This paper was originally presented at a special one-day conference on the Iranian nuclear agreement, which was hosted by the ACRPS on April 11, 2015. Details of the meeting can be found here.
The price of crude oil has declined 54% since September 2014, and there are no indications that it will stop at this level in the absence of a major production cut by Organization of Petroleum Exporting Countries (OPEC).
The reasons given for the steep oil price decline so far, has been a glut in the global oil market. Theories say this is caused by rising US shale oil production and over-production by some members of the OPEC beyond their production quotas, as well as a slowdown in economic growth in China and the European Union (EU), thus reducing the demand for oil. There may, however, be a second reason: the geopolitical impact of events in Syria, Iraq, Libya, and Yemen. While the impact of these events may have been eclipsed by rising US shale oil production and thus discounted by the global oil market, it must certainly be taken into account. As for the issue of glut, it was exacerbated by OPEC's very wrong decision not to cut production by at least 2 million barrels a day (mbd) to absorb the glut in the oil market. Had they cut their production, Russia and Mexico would have joined them and cut production by 500,000 barrels a day (b/d) and 300,000 b/d respectively, a total of 2.8 mbd capable of removing the glut and stabilizing the oil price. Russia and other non-OPEC producers would not cut their production without OPEC leading the way. It is not too late for OPEC to reverse their earlier decision and cut production.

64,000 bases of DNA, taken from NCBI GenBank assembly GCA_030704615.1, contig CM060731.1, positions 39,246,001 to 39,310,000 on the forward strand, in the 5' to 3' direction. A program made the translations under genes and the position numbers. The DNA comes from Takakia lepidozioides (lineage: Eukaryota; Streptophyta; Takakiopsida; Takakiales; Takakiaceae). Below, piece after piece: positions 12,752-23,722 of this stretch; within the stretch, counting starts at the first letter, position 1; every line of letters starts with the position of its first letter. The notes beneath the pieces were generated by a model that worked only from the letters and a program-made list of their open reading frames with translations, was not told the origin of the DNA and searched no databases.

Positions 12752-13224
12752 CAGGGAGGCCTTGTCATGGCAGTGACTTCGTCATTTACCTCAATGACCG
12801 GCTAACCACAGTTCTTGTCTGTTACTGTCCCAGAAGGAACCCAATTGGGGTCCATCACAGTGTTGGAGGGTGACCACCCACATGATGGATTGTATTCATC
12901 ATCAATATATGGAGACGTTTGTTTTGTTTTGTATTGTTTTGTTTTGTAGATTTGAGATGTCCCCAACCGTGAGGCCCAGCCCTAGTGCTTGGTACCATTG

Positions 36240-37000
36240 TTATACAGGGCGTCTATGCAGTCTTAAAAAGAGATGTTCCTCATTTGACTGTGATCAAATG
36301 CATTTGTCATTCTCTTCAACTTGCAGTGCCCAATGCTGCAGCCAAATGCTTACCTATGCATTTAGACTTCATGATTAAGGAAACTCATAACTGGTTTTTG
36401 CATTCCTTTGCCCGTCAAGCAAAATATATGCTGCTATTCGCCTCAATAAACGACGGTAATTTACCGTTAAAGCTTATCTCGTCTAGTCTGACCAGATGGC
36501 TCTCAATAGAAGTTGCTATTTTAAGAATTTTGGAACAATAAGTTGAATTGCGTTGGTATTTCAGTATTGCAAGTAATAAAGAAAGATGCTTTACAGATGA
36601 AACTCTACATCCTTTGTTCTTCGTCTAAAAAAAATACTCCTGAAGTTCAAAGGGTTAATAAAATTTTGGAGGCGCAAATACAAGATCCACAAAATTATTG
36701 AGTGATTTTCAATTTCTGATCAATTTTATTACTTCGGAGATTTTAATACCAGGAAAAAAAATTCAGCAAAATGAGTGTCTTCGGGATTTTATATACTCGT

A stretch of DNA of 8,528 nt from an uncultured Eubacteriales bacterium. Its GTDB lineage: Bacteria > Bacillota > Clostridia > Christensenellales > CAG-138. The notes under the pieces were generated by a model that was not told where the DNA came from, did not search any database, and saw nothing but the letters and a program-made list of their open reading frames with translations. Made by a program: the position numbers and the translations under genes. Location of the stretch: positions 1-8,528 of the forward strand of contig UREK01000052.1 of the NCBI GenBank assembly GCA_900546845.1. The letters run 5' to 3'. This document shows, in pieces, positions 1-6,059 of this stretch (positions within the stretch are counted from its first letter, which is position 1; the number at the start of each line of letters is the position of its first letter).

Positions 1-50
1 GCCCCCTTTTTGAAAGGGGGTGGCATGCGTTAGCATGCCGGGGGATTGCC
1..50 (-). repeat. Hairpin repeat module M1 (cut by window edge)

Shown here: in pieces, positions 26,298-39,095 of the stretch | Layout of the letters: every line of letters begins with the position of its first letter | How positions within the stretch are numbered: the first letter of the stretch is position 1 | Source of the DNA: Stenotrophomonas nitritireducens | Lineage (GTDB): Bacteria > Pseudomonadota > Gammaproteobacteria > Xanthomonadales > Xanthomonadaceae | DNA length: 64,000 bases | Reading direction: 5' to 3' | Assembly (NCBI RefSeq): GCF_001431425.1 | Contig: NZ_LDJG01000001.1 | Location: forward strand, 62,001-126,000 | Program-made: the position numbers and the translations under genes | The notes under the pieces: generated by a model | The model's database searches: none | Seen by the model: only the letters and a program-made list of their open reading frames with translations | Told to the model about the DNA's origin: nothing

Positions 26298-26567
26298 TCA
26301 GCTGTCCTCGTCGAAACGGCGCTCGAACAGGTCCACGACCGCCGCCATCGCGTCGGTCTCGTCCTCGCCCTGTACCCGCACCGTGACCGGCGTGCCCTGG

Still, a glut in the global oil market estimated at 1-2 mbd and a slightly slower economic growth in China and the EU should not have led to such a steep decline in oil prices. The global economy suffered harsher and direr crises in the banking and economic sectors simultaneously during the period of 2008-2011 and oil prices never declined as steeply or for such a long time.
It has always been the case in the past that when oil prices fell steeply OPEC would decide immediately to cut production as a way to bolster oil prices. This time, at its 166th meeting on the 27th of November 2014, OPEC decided under strong pressure from Saudi Arabia not to cut production. Circumstantial evidence suggests some political collusion between Saudi Arabia and the United States behind the steep decline in oil prices aimed against Iran and Russia. Saudi Arabia took advantage of the low oil prices to inflict damage on Iran’s economy and weaken its influence in the Middle East in its proxy war with Iran over its nuclear programme. At the same time, the United States took advantage of the low oil prices to weaken Russia’s economy and tighten the sanctions against Russia over the Ukraine.
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